Charlie Sheen announces he's HIV-positive: "I release myself from this prison today"

The actor appeared live on "Today" with Matt Lauer to say treatment has suppressed the virus [UPDATED]

By Erin Keane

Editor in Chief

Published November 17, 2015 12:59PM (EST)

  (Chris Pizzello/Invision/AP)
(Chris Pizzello/Invision/AP)

After reports surfaced yesterday that actor Charlie Sheen would reveal his HIV diagnosis during a live interview with "Today" anchor Matt Lauer this morning, Sheen did just that. "I'm here to admit I am in fact HIV-positive," the former "Two and a Half Men" told Lauer. "I have to put a stop to this onslaught, this barrage, these attacks of sub-truths," Sheen continued. Sheen appeared to be referring to the swirl of rumors surrounding a National Enquirer story that broke yesterday saying that Sheen is HIV-positive. Sheen told Lauer he doesn't know how he contracted the virus, and he says he never used intravenous drugs.

Sheen told Lauer that he was diagnosed about four years ago. "It's a hard three letters to absorb," Sheen said. "It's a turning point in one's life."

Sheen also revealed that he has been blackmailed and extorted by people he trusted, which put him in the position of having to go public with a revealing interview, which he says will put a stop to the blackmail. He estimates he's paid out "into the millions" and that those payments are "enough that it's depleted the future," citing sex workers who once they became aware of his diagnosis, "my truth became their treason."

"I always led with condoms and honesty when it came to my condition," Sheen said. "I trusted them. They were deep in my inner circle."

"I release myself from this prison today," Sheen said, referring to the cycle of blackmail.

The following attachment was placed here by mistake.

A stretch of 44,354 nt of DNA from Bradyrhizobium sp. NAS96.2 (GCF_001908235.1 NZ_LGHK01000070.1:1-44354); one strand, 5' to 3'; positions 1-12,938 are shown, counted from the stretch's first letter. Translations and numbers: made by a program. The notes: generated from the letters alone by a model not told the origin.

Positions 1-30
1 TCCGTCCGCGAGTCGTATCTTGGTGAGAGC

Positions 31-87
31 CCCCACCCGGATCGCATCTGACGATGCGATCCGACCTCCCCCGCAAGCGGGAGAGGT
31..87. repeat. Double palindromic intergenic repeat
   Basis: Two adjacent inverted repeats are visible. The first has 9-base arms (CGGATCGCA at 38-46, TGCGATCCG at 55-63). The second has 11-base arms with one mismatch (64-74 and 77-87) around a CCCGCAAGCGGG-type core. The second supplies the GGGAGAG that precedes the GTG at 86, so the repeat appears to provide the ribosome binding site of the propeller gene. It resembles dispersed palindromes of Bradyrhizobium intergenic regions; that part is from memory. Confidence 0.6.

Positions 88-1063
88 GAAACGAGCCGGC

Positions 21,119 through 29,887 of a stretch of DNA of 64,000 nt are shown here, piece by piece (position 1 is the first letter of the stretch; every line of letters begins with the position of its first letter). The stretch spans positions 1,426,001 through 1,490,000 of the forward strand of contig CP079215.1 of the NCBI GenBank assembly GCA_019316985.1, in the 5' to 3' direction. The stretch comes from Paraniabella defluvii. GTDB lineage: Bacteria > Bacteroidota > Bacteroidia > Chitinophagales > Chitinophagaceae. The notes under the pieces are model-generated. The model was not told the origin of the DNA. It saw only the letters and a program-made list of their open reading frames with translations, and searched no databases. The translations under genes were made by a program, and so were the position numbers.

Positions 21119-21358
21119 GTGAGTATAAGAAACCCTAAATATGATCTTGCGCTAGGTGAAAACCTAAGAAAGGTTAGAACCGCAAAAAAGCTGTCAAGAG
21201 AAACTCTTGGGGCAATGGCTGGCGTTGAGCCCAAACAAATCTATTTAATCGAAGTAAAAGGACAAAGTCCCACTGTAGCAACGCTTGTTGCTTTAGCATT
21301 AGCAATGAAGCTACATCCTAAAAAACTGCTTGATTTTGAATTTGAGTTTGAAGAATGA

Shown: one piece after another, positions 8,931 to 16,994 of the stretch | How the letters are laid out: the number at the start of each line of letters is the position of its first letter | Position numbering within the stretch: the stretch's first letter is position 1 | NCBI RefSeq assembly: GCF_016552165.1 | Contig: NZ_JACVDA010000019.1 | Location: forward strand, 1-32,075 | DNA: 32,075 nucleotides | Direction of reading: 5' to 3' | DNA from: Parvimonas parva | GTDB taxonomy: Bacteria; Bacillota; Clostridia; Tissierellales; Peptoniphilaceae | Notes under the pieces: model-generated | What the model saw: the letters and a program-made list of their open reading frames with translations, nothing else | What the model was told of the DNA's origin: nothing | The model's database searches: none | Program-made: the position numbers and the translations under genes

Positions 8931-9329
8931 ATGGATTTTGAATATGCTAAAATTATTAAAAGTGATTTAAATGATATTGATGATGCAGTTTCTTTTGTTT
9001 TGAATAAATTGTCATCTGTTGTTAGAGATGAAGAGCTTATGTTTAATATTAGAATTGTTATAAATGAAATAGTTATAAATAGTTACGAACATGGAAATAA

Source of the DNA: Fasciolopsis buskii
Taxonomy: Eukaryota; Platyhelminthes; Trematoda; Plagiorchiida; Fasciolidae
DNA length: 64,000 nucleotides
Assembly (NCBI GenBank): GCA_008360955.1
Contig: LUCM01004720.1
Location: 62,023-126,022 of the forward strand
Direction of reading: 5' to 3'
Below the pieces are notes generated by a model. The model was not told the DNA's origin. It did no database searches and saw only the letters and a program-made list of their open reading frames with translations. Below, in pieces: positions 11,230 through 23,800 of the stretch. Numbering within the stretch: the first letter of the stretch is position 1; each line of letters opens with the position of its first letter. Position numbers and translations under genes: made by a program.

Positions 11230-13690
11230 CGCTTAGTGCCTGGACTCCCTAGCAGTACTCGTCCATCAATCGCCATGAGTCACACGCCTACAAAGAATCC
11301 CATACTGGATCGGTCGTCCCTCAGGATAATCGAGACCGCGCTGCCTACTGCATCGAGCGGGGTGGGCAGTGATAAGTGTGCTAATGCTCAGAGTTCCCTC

Lauer then fired off a series of questions about transmission. Sheen said it was "impossible" that he had transmitted the virus to any partners, and that he always told his partners before sexual encounters. He also said he had had unprotected sex since his diagnosis. "But the two people I did that with were under the care of my doctor, and they were warned ahead of time."

UPDATED: A second segment aired with Sheen and his physician, Dr. Robert Huizenga, who said that Sheen's treatment has suppressed the HIV virus "to the point where he is absolutely healthy." When Lauer pressed for clarification on rumors that Sheen was living with AIDS, Huizenga replied, "Charlie does not have AIDS. He is healthy, he does not have AIDS."

Lauer responded to Sheen's doctor's concern for Sheen's history with substance abuse with pointed questions.

"Are you still doing drugs?" Lauer asked.

Sheen: "No."

Lauer: "Are you still drinking?"

"I'm still drinking a little bit." Lauer admonished Sheen to stop drinking, too.

Lauer returned to ask Sheen if he is worried about lawsuits, or even criminal charges in the event that he did have sex with someone without divulging his status. "Having divulged it is the reason I'm in the mess that I'm in with all the shakedowns," Sheen responded.

Sheen then revealed how he told her daughter Cassandra about his diagnosis recently. "I felt bad. It hit her hard, but she recovered. She's tough like her dad."

Sheen also reveals that his two ex-wives, Denise Richards and Brooke Mueller. He and Mueller divorced in 2011, which is within the time period when Sheen was diagnosed. He says he immediately called Mueller and told her she should be tested.

By Erin Keane

Erin Keane is Salon's Chief Content Officer. She is also on faculty at the Naslund-Mann Graduate School of Writing at Spalding University and her memoir in essays, "Runaway: Notes on the Myths That Made Me," was named one of NPR's Books We Loved In 2022.

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